At the old Langendorf bakery in Seattle, I remember times when you could buy day-old bread at three loaves for a dollar.  Not only have American values deteriorated, but so has our money.

Hate it when that happens…

Write when you get rich,

George@ure.net

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George Ure
Amazon Author Page: https://www.amazon.com/George-Ure/e/B0098M3VY8%3Fref=dbs_a_mng_rwt_scns_share UrbanSurvival Bio: https://urbansurvival.com/about-george-ure/

18 thoughts on “Coping: May Day and Shop Talk”

  1. going back in history re: bread….1960/65…bread at big star 4 loaves for a buck and glass jar baby food 10 cents a jar. worked in a box factory @ 1.87 an hour.times were great raised 4/four children and bought a new car at the time. now we pay more in rent than i made in a year.

    • I remember coming out of the grocery when I stayed with my aunt and uncle on their ranch during the summers with three shopping carts full of groceries for them and “the guys” that worked for them on the ranch. Hunnert bucks for it all and that “C” note was quite a bit of money back then. Now you can’t even get out of H.E.B. for less than that and it doesn’t even fill a shopping cart.

      Why th’ Hell have we not marched on D.C. for doing this to us?

      • Seventy five for a months worth of groceries for a family..Phew.. old as dirt comes to my mind when you said two loaves for a dollar as if that was during ancient history lol. Seems like yesterday the store had three loaves for a dollar, ten cent a dozen eggs and four cans of tuna for a buck. 50 cent a pound hamburger and at the bread store ten loaves for a buck.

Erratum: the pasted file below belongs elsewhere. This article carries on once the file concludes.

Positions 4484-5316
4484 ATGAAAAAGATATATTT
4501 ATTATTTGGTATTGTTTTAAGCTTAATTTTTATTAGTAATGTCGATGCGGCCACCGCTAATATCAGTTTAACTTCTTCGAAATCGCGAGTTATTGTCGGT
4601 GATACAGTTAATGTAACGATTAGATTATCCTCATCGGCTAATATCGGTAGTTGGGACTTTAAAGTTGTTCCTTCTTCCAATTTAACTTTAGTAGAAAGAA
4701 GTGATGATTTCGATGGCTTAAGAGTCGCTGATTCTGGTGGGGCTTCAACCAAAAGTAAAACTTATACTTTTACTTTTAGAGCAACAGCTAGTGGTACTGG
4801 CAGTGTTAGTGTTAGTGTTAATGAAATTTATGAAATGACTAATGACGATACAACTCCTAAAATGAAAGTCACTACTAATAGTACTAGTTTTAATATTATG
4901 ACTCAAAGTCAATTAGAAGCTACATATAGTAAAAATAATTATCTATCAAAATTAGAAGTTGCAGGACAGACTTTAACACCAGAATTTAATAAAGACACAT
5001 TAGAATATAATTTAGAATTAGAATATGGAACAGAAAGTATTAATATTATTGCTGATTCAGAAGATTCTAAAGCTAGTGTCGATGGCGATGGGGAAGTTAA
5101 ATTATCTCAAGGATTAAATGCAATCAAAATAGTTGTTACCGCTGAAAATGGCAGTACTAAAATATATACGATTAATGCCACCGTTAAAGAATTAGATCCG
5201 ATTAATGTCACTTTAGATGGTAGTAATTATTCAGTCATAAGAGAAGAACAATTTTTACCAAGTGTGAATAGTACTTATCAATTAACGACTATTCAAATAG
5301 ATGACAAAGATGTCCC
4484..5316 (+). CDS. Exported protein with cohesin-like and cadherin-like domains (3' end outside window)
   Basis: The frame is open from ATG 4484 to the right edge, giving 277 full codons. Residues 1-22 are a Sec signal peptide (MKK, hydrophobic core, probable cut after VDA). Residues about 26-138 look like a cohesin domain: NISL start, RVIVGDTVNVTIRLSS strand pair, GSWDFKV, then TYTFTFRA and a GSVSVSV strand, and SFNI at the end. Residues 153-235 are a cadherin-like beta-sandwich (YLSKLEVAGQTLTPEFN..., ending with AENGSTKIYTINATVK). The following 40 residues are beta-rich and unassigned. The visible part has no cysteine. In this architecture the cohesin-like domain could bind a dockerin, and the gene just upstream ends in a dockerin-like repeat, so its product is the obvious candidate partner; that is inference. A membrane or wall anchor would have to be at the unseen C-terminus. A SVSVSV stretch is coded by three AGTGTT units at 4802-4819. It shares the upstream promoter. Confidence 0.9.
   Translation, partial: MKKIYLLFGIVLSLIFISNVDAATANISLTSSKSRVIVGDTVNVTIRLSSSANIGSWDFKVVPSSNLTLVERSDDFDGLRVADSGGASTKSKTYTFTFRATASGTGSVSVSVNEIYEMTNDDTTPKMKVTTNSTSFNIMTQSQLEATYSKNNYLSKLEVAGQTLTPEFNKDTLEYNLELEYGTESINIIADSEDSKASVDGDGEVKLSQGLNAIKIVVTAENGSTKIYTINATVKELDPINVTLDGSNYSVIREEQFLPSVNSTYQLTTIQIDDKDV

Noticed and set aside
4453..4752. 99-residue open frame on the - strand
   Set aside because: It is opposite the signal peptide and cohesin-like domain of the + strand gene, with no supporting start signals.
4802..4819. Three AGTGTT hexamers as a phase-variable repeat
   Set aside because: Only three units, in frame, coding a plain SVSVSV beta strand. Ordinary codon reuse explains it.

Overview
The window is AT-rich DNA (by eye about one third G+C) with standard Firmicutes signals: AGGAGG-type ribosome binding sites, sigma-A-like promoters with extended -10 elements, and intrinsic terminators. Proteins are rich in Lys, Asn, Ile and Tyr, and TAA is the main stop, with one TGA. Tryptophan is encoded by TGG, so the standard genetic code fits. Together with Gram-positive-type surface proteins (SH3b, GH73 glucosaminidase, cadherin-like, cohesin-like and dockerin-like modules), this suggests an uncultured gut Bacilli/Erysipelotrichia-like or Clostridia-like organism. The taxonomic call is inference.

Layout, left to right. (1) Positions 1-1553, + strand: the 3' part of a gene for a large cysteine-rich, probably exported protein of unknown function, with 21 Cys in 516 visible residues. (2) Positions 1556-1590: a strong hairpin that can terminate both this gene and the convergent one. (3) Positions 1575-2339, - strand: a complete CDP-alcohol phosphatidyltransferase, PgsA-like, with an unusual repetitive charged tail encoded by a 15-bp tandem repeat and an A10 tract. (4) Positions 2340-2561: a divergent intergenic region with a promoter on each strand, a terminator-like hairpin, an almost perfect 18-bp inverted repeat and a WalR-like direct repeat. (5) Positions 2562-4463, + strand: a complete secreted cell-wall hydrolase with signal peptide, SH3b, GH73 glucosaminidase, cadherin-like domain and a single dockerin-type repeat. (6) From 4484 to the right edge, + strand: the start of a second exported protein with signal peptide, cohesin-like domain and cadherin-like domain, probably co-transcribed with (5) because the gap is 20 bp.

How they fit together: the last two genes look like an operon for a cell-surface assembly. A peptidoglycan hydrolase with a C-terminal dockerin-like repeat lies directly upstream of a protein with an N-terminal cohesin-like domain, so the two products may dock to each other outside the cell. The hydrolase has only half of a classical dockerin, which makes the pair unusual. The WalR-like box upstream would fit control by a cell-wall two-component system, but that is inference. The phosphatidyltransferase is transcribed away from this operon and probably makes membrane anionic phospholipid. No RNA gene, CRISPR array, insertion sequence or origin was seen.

Now.. consider this. Wages were buck seventy five an hour. My paid first job I made a dollar an hour. When my wife and I met she working as a nurse made four seventy five. I was about three with her as my boss. ( well being honest she still is my boss lol) during those years till now wages for the average laborer has been two percent.
        Many ask me on how to prep. Well with food etc. slow one can method on the other hand with money. Considering money and savings the new slavery comes to mind. Society has moved to a singular society. Average home is a quarter million unless you move so far out.. then it’s travel expenses. A car I remember new cars for 2500.00 now your shooting twenty. Kids today working at the local fast food have to take home minimum of fifteen an hour just to scrape by. We are talking ramen noodle diet.
        Cost of an education nothing special but student loans three dollars to ten take home per hour. My grandson graduating as an engineer in a couple weeks.. he will have to take home seven just to pay the school loan back.. modern day slavery. Very few are able to save a dime almost all are three paychecks away from homelessness jmho here

      • When I was about 9 or 10 my Mom would send me to the grocery store on my bike to pick up odds & ends. One day I checked her list and brought the stuff up to the checkout counter and when the total rang up I was panicked because I didn’t have enough money.
        I had forgotten Mom gave me a Dollar bill this time along with loose change. Guess I wasn’t big enough for “folding money”.
        That’s how much prices have inflated today.

      • Because the congressoids have brought up the heat so slowly that most people haven’t noticed…

    • Bread is $1.00 a loaf at Dollartree, if they have it. Often the trucks will end their run at the dollar store and sell them what the other stores didn’t buy. Sometimes it’s high end and sometimes not. Either way, it’s the same stuff cheaper than at the grocery store. They usually sell out quickly, so get what you can. I buy and freeze loaves, though I’m doing my best to reduce bread and keep my weight down. Winter really does a job on fattening us up, and it’s time to use the Spring energy effectively.